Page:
January 17, 2007

Hypopharyngeal Cancer

Synonyms and related keywords: pyriform sinus cancer, lateral pharyngeal wall cancer, posterior pharyngeal wall cancer, postcricoid cancer


Background: Hypopharyngeal cancer is a term used for tumors of this subsite of the upper aerodigestive tract, and like most other subsite designations, this is an anatomic rather than pathophysiologic distinction within the group of head and neck malignancies. The hypopharynx is the region between the oropharynx above (at the level of the hyoid bone) and the esophageal inlet below (at the lower end of the cricoid cartilage). The larynx interjects into the hypopharynx anteriorly and is considered a separate structure.

Hypopharyngeal cancers often are named more specifically for their location, including pyriform sinus, lateral pharyngeal wall, posterior pharyngeal wall, or postcricoid pharynx.

Pathophysiology: As in other head and neck cancer sites, nearly all hypopharyngeal malignancies arise from the epithelium of the mucosa and, therefore, are squamous cell cancers. Premalignant mucosal lesions evolve into hyperproliferative lesions that develop the capacity to enlarge, invade local structures, invade lymphatics to spread to regional lymph nodes, and invade vascular channels to metastasize to other organs.


  • In the US: All pharyngeal subsites accounted for approximately 8000 cases in 1999.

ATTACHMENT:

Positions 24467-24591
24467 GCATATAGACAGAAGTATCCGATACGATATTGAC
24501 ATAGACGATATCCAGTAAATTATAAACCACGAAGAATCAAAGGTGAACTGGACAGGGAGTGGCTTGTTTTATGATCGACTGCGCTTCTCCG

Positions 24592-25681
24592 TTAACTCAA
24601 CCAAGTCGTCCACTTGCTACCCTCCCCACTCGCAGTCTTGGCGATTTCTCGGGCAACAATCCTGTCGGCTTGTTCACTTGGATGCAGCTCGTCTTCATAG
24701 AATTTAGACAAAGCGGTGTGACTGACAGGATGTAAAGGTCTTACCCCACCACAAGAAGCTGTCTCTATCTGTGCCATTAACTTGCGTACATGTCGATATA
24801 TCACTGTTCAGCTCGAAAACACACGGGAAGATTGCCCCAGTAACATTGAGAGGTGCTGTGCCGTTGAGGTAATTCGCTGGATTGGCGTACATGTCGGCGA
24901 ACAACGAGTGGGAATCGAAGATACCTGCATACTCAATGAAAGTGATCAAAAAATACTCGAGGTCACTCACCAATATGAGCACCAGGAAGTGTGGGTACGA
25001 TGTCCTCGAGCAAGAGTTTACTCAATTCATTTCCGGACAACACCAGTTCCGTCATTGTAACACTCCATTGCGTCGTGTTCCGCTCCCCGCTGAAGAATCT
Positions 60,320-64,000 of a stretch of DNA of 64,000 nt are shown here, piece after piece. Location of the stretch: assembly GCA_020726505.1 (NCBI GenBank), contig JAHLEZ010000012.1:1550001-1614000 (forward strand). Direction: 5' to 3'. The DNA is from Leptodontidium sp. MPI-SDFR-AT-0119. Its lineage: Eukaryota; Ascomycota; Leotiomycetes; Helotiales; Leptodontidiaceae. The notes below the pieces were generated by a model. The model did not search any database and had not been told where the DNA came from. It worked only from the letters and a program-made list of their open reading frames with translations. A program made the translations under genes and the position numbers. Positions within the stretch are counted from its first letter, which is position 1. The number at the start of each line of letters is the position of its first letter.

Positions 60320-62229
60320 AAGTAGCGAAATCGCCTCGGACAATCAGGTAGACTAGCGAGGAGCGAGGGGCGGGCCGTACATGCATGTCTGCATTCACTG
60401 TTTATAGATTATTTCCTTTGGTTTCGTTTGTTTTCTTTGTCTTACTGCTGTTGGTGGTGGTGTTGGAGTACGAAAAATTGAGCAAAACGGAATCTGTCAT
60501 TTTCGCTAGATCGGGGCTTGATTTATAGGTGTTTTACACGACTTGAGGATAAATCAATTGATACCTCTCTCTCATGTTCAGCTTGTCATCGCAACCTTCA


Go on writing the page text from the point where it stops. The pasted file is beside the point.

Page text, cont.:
• Internationally: All pharyngeal subsites accounted for approximately 90,000 cases in 1999.

Mortality/Morbidity: Early-stage hypopharyngeal cancers tend to be asymptomatic; thus, most patients present with advanced disease and a poor prognosis.

  • Prognosis varies with the stage. The 5-year survival with small (T1-T2) lesions is 50-60%, but with T3-T4 lesions or multiple node involvement, survival falls to 15-30%.
  • Functional problems from the tumor and/or treatment can include swallowing dysfunction, recurrent aspiration pneumonias, neck fibrosis, facial edema, and pain. Laryngectomies often are needed, leading to permanent loss of voice and permanent tracheostomy.

Race: African Americans have had an increasing incidence of cancers of all pharyngeal subsites since the early 1970s.

Sex: US incidence shows an approximate male-to-female ratio of 3:1.

  • Women have a higher incidence of postcricoid cancers related to nutritional deficiencies (Plummer-Vinson syndrome).
  • The prognosis for women generally is better than that for men.

Age: The incidence of hypopharyngeal cancer rises in people older than 40 years; it is rare in people younger than 30 years.